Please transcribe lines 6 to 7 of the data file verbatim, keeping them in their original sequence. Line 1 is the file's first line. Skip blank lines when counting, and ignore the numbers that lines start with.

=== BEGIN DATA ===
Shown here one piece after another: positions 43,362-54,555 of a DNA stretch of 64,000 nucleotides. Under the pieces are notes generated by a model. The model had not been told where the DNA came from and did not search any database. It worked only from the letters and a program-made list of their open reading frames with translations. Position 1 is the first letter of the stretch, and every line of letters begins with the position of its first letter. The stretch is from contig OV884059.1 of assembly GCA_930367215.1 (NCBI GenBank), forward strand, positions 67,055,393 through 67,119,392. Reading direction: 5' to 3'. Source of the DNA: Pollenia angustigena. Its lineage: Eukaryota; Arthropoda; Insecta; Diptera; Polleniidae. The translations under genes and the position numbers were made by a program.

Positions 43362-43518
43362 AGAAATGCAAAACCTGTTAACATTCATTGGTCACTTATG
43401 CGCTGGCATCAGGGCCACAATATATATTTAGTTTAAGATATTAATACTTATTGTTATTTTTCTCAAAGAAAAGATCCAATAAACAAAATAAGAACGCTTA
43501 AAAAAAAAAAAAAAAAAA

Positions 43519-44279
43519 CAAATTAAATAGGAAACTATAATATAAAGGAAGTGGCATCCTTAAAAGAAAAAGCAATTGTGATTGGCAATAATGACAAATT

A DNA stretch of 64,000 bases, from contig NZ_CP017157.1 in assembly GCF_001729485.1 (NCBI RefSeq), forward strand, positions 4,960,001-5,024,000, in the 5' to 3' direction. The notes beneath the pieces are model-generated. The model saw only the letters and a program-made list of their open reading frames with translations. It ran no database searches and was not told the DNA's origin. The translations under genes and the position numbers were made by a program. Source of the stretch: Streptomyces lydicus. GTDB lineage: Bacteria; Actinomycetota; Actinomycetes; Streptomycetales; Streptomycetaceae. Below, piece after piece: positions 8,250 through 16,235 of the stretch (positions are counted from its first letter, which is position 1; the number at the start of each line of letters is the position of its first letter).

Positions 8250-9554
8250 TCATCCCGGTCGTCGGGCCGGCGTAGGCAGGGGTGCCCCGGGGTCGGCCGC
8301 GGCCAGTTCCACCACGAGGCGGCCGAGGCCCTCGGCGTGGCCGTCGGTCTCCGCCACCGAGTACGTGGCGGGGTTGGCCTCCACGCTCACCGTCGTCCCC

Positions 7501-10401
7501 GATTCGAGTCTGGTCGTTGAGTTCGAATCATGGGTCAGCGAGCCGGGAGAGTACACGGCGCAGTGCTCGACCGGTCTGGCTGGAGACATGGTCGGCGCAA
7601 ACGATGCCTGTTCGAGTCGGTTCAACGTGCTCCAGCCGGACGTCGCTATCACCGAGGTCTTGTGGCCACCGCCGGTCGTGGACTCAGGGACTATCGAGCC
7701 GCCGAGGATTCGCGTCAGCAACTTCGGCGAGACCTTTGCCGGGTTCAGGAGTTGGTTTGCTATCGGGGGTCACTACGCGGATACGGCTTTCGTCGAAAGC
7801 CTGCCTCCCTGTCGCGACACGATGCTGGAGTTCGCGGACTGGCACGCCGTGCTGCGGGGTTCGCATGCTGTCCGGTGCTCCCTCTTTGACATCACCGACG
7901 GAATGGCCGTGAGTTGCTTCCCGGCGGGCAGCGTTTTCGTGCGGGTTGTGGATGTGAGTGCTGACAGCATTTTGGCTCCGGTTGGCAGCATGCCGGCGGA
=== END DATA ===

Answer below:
Positions 43519-44279
43519 CAAATTAAATAGGAAACTATAATATAAAGGAAGTGGCATCCTTAAAAGAAAAAGCAATTGTGATTGGCAATAATGACAAATT